Maintaining hydration as a runner is important for health and performance. Learn why it’s important, and tips to stay hydrated before, during and after a run.
Why is water important?
Water is necessary for every cell, tissue, and organ in your body to work normally. You need water to survive. Water is involved in four essential processes in your body:
- It helps you easily flush waste and prevents kidney damage (including kidney stones) through sweating, urination, and bowel movements
- It keeps your joints, skin, eyes, mouth and nose lubricated
- It normalizes your temperature and reduces heat stress
- It stops you from becoming dehydrated, which zaps your energy and reduces overall organ function
Adequate hydration can improve recovery, minimize injury and cramping and maximize performance. When we run, we generate 20 times more heat than when we are at rest. Our bodies cool down by sweating. However, sweating also leads to a loss of water and electrolytes, including sodium and potassium When we are dehydrated, we may be tired, get headaches, cramp, and have an increased heart rate. Performance can suffer.
Tips to stay hydrated
Measure your sweat rate
Take your weight before and after a run lasting an hour or more. Replace each pound of body weight lost with 20 to 24 ounces of water. Do this along with eating foods containing carbohydrates and electrolytes, like a peanut butter and jelly sandwich. The carbohydrates will be used to refuel your muscles and the electrolytes for your body’s daily functions.
Many factors regulate your sweat rate. These include air temperature, run intensity, body size, gender, duration of the run, and fitness level. For instance, well-trained runners sweat more than runners that are less fit, because their bodies are more efficient at cooling themselves.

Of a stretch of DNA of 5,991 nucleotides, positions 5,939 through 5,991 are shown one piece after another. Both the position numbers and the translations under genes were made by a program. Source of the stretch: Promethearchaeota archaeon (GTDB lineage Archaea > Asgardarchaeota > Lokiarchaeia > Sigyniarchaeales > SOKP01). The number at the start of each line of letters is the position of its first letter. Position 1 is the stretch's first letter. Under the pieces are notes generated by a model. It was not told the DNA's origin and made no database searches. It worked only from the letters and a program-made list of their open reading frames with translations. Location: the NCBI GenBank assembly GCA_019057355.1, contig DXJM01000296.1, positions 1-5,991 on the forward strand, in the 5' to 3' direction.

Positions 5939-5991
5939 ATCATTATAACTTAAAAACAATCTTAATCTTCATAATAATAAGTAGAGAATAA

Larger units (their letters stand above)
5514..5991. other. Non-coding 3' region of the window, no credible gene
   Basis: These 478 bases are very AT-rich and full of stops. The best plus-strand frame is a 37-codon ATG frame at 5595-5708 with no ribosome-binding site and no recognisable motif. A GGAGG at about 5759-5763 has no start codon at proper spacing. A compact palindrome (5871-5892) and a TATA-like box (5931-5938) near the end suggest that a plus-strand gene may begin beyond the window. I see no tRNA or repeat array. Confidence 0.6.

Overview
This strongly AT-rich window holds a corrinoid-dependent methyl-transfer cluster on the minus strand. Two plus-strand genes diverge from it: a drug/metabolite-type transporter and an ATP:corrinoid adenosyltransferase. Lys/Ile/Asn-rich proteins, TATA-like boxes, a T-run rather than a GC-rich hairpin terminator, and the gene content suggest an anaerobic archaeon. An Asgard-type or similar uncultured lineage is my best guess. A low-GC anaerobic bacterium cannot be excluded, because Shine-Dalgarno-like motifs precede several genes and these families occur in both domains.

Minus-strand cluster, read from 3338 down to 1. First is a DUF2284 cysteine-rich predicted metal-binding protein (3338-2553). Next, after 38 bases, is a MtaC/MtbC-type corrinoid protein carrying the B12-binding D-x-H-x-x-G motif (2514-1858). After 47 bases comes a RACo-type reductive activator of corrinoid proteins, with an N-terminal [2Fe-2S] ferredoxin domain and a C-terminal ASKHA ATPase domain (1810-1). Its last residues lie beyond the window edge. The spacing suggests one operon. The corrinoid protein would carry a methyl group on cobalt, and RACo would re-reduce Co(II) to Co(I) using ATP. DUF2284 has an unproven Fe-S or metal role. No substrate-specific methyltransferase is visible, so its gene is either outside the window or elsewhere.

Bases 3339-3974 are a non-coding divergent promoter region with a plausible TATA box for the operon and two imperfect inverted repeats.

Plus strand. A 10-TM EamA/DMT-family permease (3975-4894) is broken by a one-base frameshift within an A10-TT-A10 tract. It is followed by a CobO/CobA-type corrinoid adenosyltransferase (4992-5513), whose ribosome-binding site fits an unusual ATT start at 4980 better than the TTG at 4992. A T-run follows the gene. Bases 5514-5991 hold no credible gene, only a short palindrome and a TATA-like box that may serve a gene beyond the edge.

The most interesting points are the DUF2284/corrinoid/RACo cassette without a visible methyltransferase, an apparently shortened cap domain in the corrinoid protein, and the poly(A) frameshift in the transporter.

Drinking water throughout the day is the best way to replenish fluid losses, as opposed to drinking all at one time.
- Sip from a water bottle during the day.
- Eat fruit. Fruit is a great source of water, as well as electrolytes and fiber
- Thirst is not the best indicator of hydration status. Instead, make sure your urine is clear to light yellow. If it is dark, drink up
- Rehydrate before drinking alcohol. Alcohol can be dehydrating and lead to inadequate storage of carbohydrates in your muscles, leading to poor performance and increased risk for injury
Drink water before, during, and after a run
Drinking before, during, and after training is just as important as drinking during the rest of the day.
- Aim for 16 ounces (2 cups) of water about two hours before you run. Pair this with a snack or meal
- About 15 minutes before a run, drink six to eight ounces of water
- During a run longer than 1 hour, drink water at regular intervals. This varies according to your sweat rate. Those who sweat more profusely may need 16 ounces every 15 minutes. You’ll also want to consume some carbohydrates and electrolytes along with drinking water. Examples include sports gels and dried fruit.
- After a run, aim for at least 16 ounces of water with food. Or, if you know your sweat rate, replenish with 20 to 24 ounces per pound lost.
Hydration during running is important for performance and health. Drink water regularly during the day and practice hydrating while on long runs. And don’t forget your need for carbohydrates and electrolytes to optimize your hydration and nutrition. All runners are different – find what works for you!
We hope you keep these healthy tips in mind – especially those currently preparing for the Mercy Health Glass City Marathon. If you’ve been training but have yet to sign up, there is still time to register.
Mercy Health’s orthopedic and sports medicine team of physicians and running medicine specialists are here to help! They are available to assist you during your training and proudly provide medical aid to runners on-site during marathon race weekend.
Learn more about the orthopedic and sports medicine services we offer.